4. Here are some comments that came in via Twitter:

    “@sambowne: RT @MJCdotMe: @sambowne You are in fantasy land trying to differentiate black hats/white hats/"real infosec pros"/unicorns, etc...””

    “@hypatiadotca: @sambowne feels like fussing over terminology.  Not everyone who abides by the law identifies as wearing a particular hat.”

    “@attritionorg: @sambowne @MJCdotMe on paper yes, clear cut difference. real world? much more colorful and shades of gray.”

    I have heard these statements before, but somehow I have never understood them. I still don't.

    My students face real temptations to become criminals, and I want them to resist them. And I regard it as an essential job skill to understand what the legal rules are, and know which side you are on. I do not understand how it is more complicated for you.

  5. Probably because I know people that walk the line. Infosec pros by day protecting networks and doing a great job, occasional "black hats" by night if the cause is worth it in their eyes. They weigh the greater good and act. If you know some of these people, you will start to see that away from paper, it is a lot more complicated.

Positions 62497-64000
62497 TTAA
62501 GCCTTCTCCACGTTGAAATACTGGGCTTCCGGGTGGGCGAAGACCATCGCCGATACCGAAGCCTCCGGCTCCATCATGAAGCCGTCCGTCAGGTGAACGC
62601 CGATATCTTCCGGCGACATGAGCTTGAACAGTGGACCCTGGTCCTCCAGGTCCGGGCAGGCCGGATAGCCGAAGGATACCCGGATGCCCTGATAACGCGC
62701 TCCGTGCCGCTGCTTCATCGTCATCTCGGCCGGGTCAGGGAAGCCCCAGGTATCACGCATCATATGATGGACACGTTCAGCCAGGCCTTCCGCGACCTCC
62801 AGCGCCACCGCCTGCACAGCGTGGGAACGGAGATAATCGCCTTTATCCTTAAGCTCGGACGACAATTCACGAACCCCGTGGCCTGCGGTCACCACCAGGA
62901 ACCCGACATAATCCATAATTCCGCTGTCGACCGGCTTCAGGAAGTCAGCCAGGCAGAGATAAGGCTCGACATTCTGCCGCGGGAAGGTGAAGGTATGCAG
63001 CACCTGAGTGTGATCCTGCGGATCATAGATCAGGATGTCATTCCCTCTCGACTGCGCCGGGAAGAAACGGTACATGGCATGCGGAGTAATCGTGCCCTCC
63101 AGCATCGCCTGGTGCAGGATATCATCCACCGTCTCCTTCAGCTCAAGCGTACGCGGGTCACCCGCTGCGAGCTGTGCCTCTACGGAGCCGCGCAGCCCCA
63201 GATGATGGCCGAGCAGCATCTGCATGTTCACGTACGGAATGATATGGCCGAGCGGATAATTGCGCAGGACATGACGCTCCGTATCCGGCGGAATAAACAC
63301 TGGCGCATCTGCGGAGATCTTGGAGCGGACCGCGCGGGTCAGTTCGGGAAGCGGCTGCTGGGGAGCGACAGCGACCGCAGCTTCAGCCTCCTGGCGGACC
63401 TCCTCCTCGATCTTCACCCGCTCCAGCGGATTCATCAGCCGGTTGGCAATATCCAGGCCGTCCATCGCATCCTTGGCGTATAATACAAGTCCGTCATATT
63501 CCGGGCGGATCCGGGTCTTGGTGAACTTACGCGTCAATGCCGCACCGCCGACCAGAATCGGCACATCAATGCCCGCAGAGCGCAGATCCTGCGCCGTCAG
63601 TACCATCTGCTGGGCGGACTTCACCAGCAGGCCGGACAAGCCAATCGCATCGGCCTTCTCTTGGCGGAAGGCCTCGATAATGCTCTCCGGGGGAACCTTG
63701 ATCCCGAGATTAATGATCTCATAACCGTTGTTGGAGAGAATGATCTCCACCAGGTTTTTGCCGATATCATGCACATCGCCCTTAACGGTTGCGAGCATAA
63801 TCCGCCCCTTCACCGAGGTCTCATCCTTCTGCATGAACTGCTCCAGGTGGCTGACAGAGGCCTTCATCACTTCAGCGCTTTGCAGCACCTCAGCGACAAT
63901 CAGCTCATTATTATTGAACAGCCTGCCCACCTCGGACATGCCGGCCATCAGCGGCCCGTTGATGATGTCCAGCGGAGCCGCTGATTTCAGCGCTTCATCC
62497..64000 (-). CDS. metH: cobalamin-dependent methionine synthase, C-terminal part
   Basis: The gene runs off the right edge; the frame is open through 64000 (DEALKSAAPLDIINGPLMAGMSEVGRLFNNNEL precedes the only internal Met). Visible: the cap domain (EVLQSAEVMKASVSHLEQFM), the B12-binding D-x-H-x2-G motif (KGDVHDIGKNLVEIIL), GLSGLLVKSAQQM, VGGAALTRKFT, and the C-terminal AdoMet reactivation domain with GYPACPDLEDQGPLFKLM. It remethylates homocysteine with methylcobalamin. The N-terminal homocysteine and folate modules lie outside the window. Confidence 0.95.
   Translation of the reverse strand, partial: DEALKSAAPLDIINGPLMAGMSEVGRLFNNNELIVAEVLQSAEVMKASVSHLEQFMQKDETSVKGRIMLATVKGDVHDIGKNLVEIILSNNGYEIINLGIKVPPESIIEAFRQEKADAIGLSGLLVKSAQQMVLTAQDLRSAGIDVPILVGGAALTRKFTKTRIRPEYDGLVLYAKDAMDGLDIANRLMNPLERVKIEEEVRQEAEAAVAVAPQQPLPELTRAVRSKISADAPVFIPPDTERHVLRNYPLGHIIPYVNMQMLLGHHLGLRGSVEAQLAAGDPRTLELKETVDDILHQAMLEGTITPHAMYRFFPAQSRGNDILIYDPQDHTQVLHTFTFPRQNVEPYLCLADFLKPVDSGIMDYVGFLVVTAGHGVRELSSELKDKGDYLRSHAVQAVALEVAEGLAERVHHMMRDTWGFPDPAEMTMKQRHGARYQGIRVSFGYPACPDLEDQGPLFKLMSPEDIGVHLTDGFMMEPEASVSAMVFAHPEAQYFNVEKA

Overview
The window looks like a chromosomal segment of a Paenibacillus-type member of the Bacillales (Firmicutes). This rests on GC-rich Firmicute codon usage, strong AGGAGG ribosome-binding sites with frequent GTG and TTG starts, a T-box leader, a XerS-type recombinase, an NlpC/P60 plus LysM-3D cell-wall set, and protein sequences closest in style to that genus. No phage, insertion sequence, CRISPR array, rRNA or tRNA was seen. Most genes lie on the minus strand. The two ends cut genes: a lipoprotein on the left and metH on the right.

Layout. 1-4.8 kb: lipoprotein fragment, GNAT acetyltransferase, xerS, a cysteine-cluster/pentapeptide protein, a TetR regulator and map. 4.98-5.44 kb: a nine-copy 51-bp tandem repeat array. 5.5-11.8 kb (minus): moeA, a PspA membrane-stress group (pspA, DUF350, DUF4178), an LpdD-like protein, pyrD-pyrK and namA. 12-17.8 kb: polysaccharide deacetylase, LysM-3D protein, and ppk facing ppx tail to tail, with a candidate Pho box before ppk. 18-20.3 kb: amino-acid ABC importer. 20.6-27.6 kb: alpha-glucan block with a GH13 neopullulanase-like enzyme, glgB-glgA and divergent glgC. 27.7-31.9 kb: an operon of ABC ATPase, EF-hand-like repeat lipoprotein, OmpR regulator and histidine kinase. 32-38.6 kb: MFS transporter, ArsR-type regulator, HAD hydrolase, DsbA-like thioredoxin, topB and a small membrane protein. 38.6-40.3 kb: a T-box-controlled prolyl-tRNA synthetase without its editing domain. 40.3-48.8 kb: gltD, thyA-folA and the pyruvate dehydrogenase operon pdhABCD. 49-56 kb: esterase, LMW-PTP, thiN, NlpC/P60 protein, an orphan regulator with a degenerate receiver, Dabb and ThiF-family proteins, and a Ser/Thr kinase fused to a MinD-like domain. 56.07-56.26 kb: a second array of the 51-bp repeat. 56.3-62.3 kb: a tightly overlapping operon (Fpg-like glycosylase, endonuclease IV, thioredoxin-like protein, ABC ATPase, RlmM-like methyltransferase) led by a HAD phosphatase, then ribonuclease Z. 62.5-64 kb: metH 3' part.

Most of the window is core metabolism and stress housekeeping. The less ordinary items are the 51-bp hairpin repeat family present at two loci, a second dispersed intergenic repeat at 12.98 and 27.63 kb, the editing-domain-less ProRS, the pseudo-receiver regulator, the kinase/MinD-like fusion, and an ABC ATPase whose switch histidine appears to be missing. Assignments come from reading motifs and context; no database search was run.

Our founding fathers broke the law for the greater good, are they only criminals? Does a soldier in Iraq that violates an order or law to save a civilian get pegged as a criminal?

  6. @Sam: it's more complicated than who calls themselves a professional or a whitehat or whatever because identification does not always correlate with what people actually do.

    In the workplace your students will see people who identify loudly and publicly as whitehats/professionals behaving in an unethical and even illegal manner. It does happen. They will see conflict between those professed identities and how people actually behave. They will need to respond responsibly to the unethical or illegal actions of others. Just saying "whitehat/professional" == "only does legal/ethical things" is insufficient. I hope that makes my point clearer, hooray for more than 140 characters :)